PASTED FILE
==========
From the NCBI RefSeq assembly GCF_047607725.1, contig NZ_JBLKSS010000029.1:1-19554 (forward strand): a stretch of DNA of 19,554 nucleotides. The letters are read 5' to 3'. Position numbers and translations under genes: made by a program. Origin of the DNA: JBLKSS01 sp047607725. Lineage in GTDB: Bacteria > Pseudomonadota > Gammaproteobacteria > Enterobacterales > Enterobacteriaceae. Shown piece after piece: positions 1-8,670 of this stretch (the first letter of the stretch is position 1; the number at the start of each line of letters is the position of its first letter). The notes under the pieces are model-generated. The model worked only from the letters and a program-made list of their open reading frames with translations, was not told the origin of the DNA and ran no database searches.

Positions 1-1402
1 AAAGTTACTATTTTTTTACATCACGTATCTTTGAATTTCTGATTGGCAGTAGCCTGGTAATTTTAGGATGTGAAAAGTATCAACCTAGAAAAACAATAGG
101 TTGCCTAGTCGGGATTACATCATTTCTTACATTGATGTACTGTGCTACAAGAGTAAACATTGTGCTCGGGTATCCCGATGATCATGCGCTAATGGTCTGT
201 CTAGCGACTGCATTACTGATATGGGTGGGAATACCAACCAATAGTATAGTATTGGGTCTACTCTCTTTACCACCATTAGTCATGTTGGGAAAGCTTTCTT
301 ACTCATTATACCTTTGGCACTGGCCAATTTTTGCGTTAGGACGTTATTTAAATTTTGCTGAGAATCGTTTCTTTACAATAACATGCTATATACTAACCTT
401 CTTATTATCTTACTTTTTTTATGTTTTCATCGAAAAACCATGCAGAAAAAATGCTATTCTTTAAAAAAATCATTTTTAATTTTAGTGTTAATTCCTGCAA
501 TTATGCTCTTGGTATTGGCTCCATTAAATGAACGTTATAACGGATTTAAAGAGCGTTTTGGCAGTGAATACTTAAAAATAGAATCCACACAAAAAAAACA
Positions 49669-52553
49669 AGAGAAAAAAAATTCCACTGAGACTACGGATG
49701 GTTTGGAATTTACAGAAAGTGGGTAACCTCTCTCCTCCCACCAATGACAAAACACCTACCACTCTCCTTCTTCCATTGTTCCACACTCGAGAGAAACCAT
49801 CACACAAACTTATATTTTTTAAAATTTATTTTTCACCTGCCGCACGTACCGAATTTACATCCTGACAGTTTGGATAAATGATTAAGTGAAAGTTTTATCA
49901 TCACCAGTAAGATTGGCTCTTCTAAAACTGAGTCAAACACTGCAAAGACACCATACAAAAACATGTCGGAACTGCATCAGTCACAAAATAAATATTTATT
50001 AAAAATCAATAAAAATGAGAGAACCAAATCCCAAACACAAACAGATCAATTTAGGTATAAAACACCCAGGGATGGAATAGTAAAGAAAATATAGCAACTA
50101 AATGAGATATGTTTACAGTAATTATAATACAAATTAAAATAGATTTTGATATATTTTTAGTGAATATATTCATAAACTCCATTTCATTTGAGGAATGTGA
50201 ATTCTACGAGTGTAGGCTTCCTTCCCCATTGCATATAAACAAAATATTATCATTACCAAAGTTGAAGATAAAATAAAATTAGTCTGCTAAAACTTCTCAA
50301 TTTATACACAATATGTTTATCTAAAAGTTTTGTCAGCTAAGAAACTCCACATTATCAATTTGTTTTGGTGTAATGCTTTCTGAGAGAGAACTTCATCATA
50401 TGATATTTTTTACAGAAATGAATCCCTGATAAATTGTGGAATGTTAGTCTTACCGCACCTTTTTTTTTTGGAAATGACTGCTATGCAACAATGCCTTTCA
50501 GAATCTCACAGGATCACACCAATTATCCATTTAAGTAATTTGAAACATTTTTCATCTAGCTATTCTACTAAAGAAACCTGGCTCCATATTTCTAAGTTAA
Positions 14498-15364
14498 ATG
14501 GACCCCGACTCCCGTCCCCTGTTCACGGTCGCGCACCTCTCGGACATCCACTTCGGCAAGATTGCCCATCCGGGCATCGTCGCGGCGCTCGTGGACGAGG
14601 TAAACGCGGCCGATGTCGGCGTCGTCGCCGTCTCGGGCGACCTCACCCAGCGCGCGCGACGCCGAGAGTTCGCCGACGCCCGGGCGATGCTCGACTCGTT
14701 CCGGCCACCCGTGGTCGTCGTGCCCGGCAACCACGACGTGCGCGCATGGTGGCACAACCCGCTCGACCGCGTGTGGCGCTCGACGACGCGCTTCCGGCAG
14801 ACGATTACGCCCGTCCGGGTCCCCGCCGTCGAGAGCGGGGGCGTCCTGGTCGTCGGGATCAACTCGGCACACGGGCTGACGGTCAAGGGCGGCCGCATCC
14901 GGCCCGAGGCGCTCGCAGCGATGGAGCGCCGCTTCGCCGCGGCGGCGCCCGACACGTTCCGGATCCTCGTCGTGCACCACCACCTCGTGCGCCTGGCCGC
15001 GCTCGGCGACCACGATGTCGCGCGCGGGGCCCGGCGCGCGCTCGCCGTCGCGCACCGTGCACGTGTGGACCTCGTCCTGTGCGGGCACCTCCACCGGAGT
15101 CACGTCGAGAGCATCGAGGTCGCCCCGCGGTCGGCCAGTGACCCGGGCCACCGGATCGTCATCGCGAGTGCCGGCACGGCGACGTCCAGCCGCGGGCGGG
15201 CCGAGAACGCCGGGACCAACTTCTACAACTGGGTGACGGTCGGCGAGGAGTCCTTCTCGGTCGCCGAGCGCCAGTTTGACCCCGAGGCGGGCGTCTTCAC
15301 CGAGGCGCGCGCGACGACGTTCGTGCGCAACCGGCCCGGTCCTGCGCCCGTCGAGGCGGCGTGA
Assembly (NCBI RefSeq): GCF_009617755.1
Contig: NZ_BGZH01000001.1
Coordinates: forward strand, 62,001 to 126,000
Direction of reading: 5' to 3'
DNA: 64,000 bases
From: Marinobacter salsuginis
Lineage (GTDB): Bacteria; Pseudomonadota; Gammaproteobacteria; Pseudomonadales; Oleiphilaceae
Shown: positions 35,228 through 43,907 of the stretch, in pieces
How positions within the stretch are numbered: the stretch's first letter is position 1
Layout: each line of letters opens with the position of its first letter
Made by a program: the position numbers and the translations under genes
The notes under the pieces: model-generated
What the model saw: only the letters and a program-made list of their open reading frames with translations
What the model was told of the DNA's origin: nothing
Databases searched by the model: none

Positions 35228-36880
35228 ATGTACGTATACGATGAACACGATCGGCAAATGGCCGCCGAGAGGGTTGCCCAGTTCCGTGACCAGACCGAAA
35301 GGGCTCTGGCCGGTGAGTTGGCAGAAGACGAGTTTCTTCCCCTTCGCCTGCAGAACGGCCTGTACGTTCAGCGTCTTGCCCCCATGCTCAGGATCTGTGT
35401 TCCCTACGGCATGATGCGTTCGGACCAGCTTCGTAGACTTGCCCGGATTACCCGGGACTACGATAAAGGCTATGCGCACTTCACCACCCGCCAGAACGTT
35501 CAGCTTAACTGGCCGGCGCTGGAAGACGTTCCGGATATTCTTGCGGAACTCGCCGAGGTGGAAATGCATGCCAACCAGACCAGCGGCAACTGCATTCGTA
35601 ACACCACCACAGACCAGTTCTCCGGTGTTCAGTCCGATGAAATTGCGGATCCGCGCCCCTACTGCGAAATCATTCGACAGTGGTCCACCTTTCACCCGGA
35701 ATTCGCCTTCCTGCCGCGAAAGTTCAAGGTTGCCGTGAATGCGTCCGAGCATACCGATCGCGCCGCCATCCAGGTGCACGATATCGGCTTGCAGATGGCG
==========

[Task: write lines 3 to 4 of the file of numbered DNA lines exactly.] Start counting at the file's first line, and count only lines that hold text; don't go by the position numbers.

1 AAAGTTACTATTTTTTTACATCACGTATCTTTGAATTTCTGATTGGCAGTAGCCTGGTAATTTTAGGATGTGAAAAGTATCAACCTAGAAAAACAATAGG
101 TTGCCTAGTCGGGATTACATCATTTCTTACATTGATGTACTGTGCTACAAGAGTAAACATTGTGCTCGGGTATCCCGATGATCATGCGCTAATGGTCTGT